In line with your offer to ask you "anything", is it possible to know what proportion of a car's weight is lifted when you jack up on one side to change a wheel? Presumably some of the weight is being taken by the two wheels that remain on the ground. I ask this because, for a different job unrelated to the car, I want to buy a small hydraulic bottle jack (the smallest smallest possible to fit into a particular space) and I'm wondering if the max lift of the bottle jack is less than the total weight of the car, would it be safe to use it for changing a tyre.
As always, many thanks in advance, Philip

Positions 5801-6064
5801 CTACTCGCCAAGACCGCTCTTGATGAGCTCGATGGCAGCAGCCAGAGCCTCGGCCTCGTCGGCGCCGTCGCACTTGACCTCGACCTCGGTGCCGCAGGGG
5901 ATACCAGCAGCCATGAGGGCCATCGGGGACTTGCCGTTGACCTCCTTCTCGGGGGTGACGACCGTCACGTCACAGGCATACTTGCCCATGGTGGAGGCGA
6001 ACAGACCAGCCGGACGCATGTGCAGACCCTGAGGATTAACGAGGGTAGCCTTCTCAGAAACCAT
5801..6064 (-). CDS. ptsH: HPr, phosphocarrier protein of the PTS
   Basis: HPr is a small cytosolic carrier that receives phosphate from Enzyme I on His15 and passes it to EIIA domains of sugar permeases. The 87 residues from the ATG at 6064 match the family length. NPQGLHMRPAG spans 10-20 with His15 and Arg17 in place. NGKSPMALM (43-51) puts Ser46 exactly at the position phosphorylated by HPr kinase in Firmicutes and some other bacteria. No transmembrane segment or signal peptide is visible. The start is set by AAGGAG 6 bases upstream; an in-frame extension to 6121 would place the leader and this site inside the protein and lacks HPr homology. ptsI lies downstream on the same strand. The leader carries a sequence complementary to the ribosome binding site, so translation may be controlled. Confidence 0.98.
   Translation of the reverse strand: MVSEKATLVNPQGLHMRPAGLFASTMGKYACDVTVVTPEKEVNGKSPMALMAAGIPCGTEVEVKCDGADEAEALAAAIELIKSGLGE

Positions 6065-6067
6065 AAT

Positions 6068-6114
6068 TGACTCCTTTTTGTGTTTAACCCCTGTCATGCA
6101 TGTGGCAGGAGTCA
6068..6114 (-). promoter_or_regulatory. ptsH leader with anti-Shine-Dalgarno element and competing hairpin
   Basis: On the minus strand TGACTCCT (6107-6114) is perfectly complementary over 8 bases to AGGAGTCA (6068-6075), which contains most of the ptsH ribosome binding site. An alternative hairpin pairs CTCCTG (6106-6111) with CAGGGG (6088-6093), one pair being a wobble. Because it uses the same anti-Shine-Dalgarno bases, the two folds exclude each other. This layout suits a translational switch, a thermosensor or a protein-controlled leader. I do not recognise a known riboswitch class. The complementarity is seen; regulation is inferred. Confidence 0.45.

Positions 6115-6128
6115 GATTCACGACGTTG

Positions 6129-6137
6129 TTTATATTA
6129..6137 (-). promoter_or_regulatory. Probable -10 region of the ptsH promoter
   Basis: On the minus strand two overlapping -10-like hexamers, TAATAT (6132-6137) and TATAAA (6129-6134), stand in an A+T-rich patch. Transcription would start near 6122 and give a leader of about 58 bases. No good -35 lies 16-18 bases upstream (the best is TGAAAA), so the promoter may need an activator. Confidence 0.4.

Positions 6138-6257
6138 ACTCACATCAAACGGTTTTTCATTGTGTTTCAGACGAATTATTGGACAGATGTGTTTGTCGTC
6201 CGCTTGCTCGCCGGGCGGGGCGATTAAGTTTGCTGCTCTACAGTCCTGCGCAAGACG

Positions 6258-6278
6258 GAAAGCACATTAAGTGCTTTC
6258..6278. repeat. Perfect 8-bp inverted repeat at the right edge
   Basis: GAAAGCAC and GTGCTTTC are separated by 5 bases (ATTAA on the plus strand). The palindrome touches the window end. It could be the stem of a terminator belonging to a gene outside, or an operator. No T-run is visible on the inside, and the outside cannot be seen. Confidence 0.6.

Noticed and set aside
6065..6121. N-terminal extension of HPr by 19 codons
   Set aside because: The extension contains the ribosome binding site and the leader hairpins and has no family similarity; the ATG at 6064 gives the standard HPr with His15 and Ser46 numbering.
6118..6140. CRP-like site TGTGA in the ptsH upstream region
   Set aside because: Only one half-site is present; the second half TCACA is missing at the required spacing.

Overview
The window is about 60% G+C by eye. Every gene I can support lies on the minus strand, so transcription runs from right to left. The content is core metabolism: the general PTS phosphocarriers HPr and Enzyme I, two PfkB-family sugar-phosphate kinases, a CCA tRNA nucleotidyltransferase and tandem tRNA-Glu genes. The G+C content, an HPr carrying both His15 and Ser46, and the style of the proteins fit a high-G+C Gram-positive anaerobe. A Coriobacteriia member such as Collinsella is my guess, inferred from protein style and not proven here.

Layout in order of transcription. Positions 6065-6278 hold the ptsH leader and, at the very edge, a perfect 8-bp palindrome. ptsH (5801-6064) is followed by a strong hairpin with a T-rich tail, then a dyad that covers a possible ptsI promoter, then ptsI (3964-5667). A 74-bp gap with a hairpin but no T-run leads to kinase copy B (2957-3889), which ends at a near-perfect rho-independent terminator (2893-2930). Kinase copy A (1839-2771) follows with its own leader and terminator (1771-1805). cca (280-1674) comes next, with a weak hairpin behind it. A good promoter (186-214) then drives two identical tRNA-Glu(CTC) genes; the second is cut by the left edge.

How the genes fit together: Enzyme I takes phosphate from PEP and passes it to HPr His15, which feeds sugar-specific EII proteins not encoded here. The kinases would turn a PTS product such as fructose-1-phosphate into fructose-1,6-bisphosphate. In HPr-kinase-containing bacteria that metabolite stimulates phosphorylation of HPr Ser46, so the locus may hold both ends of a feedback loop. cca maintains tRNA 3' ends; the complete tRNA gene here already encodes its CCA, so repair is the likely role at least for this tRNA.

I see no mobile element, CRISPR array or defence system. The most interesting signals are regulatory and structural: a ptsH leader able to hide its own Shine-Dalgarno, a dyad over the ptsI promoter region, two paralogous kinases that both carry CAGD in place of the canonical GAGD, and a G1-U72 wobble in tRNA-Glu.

Filed under miscellaneous - Asked by Philip Donegan (Ballina) - Sun, 28 Oct 2018 08:58
In very simple terms, the jack must be able to take at least half the car's weight. Actually, to be safe, you'd have to say a little more than half, just in case there is any variance between passenger and driver side. Every car has its own weight distribution and centre of gravity, but for the purposes of this, imagine a car with its weight perfectly distributed. Position the jack in the middle of the side of the car and jack it up. When viewed from the front or back, the centre of gravity moves to the side of the car not being jacked up, so as the car goes up, the jack is actually under less strain than when it started.
With all of these things, we would recommend building in a safety factor, of course, and use a fixed stand to hold the car up before you go underneath it.